18 Dec

The Bygone Days of Moneybookers Casinos Canada

Banking on Bets: The unfortunate history of Moneybookers Canada.

Banking on Bets: The Unfortunate History of Moneybookers CanadaThey say time stops for no man. No matter how powerful that man may be, or the size of the company he may run, the incessant tick-tock of the world’s inherent timepiece marches on. It was this very pendulum of fate that separated Canadians from their favorite internet gambling deposit option of old – a deposit method we once knew as Moneybookers.

In years past, Moneybookers casinos were immensely popular. They offered not just a cost effective means for facilitating speedy deposits and withdrawals, but the ultimate peace of mind every educated iGamer so desired. Their popularity was so far-reaching that, even today, Canadians seek out online casinos with Moneybookers on their banking menus. It is for these people that I offer today’s educational reprisal of…

The Unfortunate History of Moneybookers Canada

The Moneybookers hay day spanned a 12 year period of time between 2001 and 2013. Founders of the online payment processor chose the perfect time to launch its services, with the perfect target audience in online gamblers. Moneybookers appeared two years after its greatest competitor, Neteller, hit the market.

Neteller’s success came from its mimicry of PayPal; a company with millions of customers and a reasonable hesitancy towards facilitating unregulated iGaming payments. Unlike PayPal, Neteller was ready and willing to process internet gambling payments for players all over the world. Being the only global eWallet that would, Neteller charged a pretty-penny for its services. Moneybookers capitalized by offering the exact same, globally-reaching services for online gamblers, but with a slightly lower price tag attached.

In this way, Moneybookers and Neteller dominated the iGaming payments market. It wasn’t until 2007, when Neteller’s owners were arrested in Florida by US officials and charged with money laundering via illegal gambling, that Moneybookers stepped back and rethought its plan. The company fled the US market, but continued to supply services to most other parts of the world, including Canada.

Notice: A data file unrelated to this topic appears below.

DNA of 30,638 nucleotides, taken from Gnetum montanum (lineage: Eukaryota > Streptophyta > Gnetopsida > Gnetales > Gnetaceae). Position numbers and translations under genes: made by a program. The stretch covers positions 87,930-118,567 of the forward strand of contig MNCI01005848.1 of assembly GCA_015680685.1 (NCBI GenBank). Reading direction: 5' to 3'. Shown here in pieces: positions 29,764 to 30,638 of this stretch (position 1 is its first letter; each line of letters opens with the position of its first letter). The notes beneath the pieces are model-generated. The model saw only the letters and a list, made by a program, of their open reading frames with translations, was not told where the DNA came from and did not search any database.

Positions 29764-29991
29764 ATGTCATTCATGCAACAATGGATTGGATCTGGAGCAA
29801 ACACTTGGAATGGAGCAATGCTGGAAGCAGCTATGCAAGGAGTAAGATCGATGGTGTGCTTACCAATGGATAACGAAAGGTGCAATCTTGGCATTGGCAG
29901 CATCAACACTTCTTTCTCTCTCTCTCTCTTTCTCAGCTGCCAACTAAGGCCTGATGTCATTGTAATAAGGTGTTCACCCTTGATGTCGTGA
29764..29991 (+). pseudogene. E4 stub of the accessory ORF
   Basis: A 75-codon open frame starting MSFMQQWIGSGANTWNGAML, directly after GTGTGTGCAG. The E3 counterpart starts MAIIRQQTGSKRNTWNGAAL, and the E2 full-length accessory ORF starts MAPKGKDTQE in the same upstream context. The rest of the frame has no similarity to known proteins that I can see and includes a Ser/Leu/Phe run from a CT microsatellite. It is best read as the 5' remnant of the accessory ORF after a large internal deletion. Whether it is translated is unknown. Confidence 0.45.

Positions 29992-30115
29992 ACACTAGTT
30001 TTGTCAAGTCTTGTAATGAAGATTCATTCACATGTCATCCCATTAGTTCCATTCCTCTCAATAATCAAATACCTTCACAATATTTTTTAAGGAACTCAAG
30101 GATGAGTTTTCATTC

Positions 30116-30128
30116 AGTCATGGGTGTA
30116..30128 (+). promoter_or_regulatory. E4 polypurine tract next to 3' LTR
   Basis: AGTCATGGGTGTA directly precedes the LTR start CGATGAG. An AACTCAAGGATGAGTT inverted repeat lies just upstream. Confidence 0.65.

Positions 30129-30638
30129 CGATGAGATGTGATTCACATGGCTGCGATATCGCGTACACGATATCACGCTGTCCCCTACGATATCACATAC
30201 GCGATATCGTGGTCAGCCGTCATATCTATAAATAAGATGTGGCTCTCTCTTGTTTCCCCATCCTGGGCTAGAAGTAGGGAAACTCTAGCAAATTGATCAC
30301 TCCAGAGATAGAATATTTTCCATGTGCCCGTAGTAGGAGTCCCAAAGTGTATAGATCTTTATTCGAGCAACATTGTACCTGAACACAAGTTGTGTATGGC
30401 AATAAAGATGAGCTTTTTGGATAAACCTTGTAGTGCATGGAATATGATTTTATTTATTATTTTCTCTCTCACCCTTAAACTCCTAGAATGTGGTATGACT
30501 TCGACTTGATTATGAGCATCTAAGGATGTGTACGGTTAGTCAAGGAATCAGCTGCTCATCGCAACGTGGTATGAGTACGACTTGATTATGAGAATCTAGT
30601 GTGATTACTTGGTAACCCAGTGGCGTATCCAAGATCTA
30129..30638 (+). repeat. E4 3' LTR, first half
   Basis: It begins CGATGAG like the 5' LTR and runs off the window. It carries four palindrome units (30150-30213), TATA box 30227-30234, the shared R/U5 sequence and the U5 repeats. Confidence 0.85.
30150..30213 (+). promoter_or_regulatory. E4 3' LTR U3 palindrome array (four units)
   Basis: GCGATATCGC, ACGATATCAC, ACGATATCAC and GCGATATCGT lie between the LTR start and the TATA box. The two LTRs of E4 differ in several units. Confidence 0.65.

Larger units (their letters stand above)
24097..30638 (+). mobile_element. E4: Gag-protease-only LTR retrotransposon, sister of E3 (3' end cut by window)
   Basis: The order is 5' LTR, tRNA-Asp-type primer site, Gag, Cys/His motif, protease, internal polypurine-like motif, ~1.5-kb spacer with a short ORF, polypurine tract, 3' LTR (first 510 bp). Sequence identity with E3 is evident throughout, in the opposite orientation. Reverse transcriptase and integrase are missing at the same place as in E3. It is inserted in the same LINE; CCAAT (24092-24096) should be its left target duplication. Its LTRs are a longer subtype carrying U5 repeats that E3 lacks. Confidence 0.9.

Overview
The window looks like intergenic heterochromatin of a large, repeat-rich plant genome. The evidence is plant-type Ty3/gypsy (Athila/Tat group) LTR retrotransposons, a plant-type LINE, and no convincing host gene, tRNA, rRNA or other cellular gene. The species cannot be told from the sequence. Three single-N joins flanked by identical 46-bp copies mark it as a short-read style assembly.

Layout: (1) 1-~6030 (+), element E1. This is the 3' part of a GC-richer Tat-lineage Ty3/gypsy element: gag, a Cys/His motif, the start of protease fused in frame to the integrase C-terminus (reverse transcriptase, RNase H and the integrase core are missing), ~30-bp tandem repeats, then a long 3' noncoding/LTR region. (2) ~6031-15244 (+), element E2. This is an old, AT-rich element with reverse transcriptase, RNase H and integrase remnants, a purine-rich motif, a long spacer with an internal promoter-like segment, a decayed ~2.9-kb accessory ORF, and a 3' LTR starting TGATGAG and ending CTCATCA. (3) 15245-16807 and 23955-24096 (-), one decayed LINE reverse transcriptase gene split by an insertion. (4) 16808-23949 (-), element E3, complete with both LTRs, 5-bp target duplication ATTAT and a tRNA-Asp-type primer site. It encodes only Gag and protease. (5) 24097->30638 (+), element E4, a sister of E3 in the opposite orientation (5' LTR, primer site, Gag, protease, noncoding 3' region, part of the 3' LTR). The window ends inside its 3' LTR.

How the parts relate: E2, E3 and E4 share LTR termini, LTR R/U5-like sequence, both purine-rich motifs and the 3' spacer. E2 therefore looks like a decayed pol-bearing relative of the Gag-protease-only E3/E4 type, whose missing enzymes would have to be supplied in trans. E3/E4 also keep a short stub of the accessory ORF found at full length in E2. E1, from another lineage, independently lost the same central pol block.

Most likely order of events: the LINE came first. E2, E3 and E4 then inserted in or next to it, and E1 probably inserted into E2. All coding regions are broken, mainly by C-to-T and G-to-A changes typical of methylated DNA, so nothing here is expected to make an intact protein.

Moneybookers alters name, changes hands

In 2001, the head honchos of Moneybookers decided it was time for a makeover. They announced the company would soon undergo a major re-branding. It took place at the start of 2013, changing the name from Moneybookers to Skrill; a title they felt better represented their aim for industry expansion.

The following month, Skrill acquired Austrian prepaid card company, PaySafeCard. Before the year was out, Skrill attracted so much attention that its owners sold the world’s most popular iGaming web wallet to CVC Capital Payments for €600 million.

In 2014, Skrill was able to acquire a license to offer online payment services to the newly-regulated US market of New Jersey, USA. It would be a few more years before this move rocked Skrill, and its Canadian account holders, to their foundation. But first…

2015 saw Skrill changing hands once more, this time to an unlikely rival. Optimal Payments Plc., owner of Neteller, was offering €1.1 billion to scoop up its native nemesis. While that deal was in negotiation, Skrill picked up popular UK-based payment system Ukash in April 2015. Later that fall, Optimal’s acquisition of Skrill was finalized.

From that moment on, Neteller and Skrill were operating side by side, under the ultimate guidance of the same parent company. Which brought up the obvious question…

Why did Neteller’s owners need Skrill, too?

A simple question – a complex answer. Skrill already had its hand in the US market. Neteller had recently dipped its toes in that same pool, but there was a potential problem. Some US states that were considering iGaming regulation didn’t want to do business with any company that operated – or had ever operated – in illegal markets.

Canada wasn’t an illegal market, but Neteller was afraid it could become one – or that its “grey area” legal status might get them in hot water with US regulators. They came up with a simple solution. They bought Skrill so they could pull Neteller out of the Canadian market as a precaution, while continuing to serve both US and Canadian clients via Skrill.

Canadians who had a Neteller account for iGaming were a little disgruntled by this move. However, having the option to switch to a Skrill account – now owned by the same company they had trusted their financial transactions to for years – was an acceptable alternative. This went on for two years, from 2015 until 2017, when Optimal Payments finally cut the chord with Canada.

That year, it was decided that Skrill would also be yanked from the Canadian market – at least, for the purpose of online gambling payment processing. Another precaution benefiting their desire to expand in the US market, leaving their many Canadian customers high and dry.

My apologies if the history of Moneybookers Canada doesn’t make for a very good bedtime story. That is, in a nutshell, how we lost access to this once favored online casino payment option.

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